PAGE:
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Effects of Intraplaque Hemorrhage on Plaque Progression in a Preclinical Model of Atherosclerosis

atherosclerotic plaque
Histological sections from an atherosclerotic plaque demonstrating the effects of intraplaque hemorrhage. Top row rectangular outlines correspond to bottom row images. Perl’s iron stain shows accumulation of iron (blue) following degradation of red blood cell hemoglobin. Macrophage stain (Macs, brown) shows heavy macrophage presence indicative of inflammation within the same area as the accumulated iron. Endothelial stain (bottom right, brown) shows microvessels in the same region as the iron deposits.

Both inflammation and neovascularization are considered markers of plaque instability.

Although the amount of blood vessel narrowing in the carotid and coronary arteries is a well-established risk factor for strokes and heart attacks, there remain patients with minimal to moderate narrowing who still experience ischemic events. Features and components of the atherosclerotic plaque itself provide additional information about a patient’s risk of having an ischemic event. One such feature is intraplaque hemorrhage (IPH), or bleeding within the plaque. Red blood cells that are deposited in the plaque contribute lipids and hemoglobin-derived iron, both potentially detrimental to the stability of the plaque (Eur Heart J. 2011;32:1977–85 and Arterioscler Thromb Vasc Biol. 2010;30:1347–53).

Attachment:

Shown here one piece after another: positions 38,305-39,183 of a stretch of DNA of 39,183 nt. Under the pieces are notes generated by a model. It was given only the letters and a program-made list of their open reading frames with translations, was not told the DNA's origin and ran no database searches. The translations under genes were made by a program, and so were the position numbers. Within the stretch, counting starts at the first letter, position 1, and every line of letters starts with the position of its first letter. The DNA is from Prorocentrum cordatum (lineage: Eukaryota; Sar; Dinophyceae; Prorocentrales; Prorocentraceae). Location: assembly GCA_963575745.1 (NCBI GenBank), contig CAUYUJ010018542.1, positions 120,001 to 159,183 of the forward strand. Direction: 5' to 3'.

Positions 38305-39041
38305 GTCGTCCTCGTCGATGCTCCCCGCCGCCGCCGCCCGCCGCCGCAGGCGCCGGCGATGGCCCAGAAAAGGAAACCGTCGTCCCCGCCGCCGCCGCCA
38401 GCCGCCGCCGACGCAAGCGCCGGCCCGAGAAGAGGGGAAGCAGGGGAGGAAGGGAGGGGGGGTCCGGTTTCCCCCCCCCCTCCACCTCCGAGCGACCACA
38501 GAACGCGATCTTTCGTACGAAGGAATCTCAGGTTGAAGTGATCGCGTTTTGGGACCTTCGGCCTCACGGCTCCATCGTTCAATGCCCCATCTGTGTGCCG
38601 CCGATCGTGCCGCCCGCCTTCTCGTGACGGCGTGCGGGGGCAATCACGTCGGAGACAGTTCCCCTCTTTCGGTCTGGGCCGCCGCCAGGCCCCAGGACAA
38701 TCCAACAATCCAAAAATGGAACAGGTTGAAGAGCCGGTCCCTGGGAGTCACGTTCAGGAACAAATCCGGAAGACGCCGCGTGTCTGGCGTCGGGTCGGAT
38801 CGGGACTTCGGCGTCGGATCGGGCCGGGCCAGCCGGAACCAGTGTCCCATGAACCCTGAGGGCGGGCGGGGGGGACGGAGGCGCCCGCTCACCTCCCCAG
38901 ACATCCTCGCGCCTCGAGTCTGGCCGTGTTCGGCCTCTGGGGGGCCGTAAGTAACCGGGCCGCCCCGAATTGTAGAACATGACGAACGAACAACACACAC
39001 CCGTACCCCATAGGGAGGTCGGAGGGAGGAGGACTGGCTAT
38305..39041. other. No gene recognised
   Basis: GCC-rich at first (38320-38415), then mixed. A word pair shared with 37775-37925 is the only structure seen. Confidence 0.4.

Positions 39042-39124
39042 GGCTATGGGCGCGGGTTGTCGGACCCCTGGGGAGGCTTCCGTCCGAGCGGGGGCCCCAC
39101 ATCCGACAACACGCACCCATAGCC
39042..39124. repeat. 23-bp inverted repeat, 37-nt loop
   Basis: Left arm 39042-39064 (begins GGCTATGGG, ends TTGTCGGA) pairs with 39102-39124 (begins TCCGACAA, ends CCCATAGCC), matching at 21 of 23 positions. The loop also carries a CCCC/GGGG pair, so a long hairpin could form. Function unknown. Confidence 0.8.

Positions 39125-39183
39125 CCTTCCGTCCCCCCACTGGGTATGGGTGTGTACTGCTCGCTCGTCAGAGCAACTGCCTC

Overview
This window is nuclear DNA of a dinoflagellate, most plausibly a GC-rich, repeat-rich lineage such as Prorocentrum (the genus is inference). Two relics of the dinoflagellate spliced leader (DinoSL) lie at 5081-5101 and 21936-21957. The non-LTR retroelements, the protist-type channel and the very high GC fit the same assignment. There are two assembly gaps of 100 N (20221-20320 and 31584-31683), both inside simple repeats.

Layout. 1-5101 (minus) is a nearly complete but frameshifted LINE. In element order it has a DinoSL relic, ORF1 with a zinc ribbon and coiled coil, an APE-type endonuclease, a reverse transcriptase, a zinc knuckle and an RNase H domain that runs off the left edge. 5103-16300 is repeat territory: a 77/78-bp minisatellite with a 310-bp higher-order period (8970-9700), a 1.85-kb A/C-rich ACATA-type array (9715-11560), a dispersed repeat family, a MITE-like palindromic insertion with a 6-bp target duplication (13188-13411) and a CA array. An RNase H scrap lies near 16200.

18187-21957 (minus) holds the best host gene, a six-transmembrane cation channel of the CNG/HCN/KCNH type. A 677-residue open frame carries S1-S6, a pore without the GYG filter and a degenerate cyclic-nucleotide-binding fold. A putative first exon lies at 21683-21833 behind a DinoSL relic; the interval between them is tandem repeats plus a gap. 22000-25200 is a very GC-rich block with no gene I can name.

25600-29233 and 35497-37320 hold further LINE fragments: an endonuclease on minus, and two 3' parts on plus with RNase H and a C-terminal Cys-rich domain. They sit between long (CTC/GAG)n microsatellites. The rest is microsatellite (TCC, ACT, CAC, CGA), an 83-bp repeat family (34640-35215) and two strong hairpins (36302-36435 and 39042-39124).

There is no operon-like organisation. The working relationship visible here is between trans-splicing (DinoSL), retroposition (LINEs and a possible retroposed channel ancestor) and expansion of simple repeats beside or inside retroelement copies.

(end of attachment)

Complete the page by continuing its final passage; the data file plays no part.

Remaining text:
Even though statins are effective at preventing heart attacks and strokes through the reduction of cholesterol levels, there is no therapy for IPH and its proatherosclerotic effects. We have developed a preclinical model for studying the effects of IPH on atherosclerotic plaques. We have shown that IPH in this model leads to increases in markers of plaque instability. Our aim is to test whether a therapeutic agent targeted toward products of IPH will reduce their harmful effects.